Roy Choi from Koji BBQ at Aspen Food & Wine Fest in 2010.

Roy Choi from Koji BBQ at Aspen Food & Wine Fest in 2010.

There are many ways restaurateurs respond to bad reviews. Some ignore, some strike back against the reviewer. And some, such as Roy Choi, view them as a challenge.

New York Times reviewer Pete Wells checked out the Oakland version of Choi’s Locol, which first launched in Watts as a healthier, more artful version of fast food designed for communities where good dining options are often lacking.

Wells’ review lead with this zinger:

“The chefs Daniel Patterson and Roy Choi are trying to do so many things with their insurgent fast-food chain, Locol, that it almost has to fall short somewhere. What I didn’t expect before I ate at the branch here was that the big problem would turn out to be the food.”

Wells’ critique was, as might be expected from a veteran food critic, nuanced and substantive, and Choi’s response, posted on Instagram, came in kind.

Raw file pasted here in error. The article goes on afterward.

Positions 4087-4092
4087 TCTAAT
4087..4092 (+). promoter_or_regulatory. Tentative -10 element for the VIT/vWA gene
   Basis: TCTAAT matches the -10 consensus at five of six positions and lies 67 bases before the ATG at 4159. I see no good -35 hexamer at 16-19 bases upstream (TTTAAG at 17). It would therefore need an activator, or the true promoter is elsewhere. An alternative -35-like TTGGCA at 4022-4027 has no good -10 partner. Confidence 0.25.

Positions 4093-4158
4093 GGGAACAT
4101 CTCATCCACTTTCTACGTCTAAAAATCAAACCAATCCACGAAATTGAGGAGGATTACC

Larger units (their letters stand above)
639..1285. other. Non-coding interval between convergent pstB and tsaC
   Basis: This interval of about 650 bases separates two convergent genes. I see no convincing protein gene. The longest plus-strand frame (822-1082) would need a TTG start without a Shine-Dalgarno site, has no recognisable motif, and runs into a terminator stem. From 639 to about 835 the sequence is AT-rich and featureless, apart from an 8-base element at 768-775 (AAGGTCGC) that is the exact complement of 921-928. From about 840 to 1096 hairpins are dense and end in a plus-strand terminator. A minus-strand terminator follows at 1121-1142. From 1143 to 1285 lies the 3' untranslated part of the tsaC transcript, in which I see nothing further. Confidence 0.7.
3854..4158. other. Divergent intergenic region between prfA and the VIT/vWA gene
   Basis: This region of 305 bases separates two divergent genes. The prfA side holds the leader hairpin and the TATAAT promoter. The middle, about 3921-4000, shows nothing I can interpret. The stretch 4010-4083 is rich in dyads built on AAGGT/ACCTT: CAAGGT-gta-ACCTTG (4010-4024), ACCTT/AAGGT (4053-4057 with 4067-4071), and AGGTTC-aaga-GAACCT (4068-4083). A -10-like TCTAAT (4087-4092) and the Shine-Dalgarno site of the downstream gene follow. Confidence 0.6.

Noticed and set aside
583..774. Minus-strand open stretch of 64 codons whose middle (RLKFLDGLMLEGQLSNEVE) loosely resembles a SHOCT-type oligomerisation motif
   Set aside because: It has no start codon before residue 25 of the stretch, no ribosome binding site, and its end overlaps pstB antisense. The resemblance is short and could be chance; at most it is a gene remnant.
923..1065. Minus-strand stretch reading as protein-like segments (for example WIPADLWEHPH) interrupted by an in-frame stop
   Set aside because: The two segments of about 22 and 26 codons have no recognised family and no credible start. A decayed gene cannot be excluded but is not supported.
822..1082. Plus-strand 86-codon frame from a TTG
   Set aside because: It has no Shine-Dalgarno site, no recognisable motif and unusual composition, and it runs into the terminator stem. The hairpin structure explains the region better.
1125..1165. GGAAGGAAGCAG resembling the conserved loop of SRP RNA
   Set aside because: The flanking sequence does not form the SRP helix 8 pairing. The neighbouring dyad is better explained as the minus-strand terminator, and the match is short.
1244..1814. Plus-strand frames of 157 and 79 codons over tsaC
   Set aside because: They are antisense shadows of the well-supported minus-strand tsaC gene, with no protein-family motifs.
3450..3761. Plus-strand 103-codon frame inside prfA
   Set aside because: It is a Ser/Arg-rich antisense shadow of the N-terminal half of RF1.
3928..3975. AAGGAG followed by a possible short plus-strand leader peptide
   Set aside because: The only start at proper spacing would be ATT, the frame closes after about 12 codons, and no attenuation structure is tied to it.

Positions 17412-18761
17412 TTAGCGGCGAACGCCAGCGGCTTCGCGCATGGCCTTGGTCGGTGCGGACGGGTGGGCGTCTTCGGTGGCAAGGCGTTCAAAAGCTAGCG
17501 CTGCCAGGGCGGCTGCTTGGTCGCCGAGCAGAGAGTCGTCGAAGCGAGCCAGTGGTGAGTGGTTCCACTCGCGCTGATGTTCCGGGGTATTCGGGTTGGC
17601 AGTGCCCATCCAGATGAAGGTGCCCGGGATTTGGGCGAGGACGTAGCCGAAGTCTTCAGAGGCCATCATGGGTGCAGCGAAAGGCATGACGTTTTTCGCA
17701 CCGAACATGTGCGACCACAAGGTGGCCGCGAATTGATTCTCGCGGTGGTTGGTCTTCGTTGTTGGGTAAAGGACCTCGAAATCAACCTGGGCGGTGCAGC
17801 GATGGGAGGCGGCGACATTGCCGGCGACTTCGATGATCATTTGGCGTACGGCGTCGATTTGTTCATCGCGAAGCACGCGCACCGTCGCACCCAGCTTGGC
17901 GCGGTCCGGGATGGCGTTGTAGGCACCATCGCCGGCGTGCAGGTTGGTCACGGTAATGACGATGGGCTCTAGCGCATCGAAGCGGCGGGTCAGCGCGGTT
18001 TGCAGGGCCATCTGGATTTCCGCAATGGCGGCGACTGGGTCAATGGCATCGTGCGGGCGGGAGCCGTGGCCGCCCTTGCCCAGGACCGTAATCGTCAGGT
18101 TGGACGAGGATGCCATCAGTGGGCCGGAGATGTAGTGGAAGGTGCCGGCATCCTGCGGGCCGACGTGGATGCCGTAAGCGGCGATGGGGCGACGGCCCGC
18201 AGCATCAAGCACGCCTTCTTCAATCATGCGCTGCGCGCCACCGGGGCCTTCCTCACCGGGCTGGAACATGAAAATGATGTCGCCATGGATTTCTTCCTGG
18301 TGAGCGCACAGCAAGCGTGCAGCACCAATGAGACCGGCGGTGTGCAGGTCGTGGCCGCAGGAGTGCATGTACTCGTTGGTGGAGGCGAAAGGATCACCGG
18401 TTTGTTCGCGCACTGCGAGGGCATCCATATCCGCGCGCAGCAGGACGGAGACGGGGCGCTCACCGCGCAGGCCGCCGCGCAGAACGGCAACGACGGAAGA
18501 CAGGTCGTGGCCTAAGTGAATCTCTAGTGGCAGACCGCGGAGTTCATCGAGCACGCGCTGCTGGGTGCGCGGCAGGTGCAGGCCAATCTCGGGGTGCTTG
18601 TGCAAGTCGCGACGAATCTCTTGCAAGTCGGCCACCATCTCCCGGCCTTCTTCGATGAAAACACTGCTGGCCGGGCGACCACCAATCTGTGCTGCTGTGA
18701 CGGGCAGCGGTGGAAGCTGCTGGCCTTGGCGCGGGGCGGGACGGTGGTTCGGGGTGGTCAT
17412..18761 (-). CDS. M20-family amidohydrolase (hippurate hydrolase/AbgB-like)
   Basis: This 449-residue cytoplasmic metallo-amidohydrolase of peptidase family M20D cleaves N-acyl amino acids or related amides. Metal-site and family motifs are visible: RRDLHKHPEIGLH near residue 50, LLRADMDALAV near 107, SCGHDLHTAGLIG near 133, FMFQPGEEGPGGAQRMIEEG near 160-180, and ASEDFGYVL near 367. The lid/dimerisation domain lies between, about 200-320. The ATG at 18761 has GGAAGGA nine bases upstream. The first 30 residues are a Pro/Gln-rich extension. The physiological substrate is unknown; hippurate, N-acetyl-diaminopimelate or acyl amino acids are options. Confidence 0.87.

“I know many of you want me to respond or snap back at him but the situation to me is much more than that. I welcome Pete’s review,” he wrote. “It tells me a lot more about the path. I don’t know Pete but he is now inextricably linked to Locol forever.”

It’s not that Choi wasn’t stung.

“He didn’t need to go there but he did. That’s why he’s a part of Locol,” Choi wrote. “The power of this change and this nerve that it hits. It compelled him to write something he knows would hurt a community that is already born from a lot of pain and struggle. Crazy, right? But I see it as a piece to this whole puzzle.”

Ferro, Beutner Weigh in on Journalism

The Poynter Institute recently rounded up a number of leading journalism figures and asked them what they thought the biggest unknowns were for the media in the coming year. Among the luminaries they asked were Michael Ferro, chairman of Los Angeles Times owner tronc Inc., and the publisher he booted, Austin Beutner.

The two, as might have been expected, took very different approaches.

Ferro asked when social media companies would “drop the word social and acknowledge officially they are media companies with the same editorial and ethical responsibility to provide real journalistic content to the communities they serve.”

Which can prompt the question: Is it a two-way street? In his world, are the lines between the old idea of a “media company” and the new one completely blurred? If so, what does that bode for venerable institutions like the Times?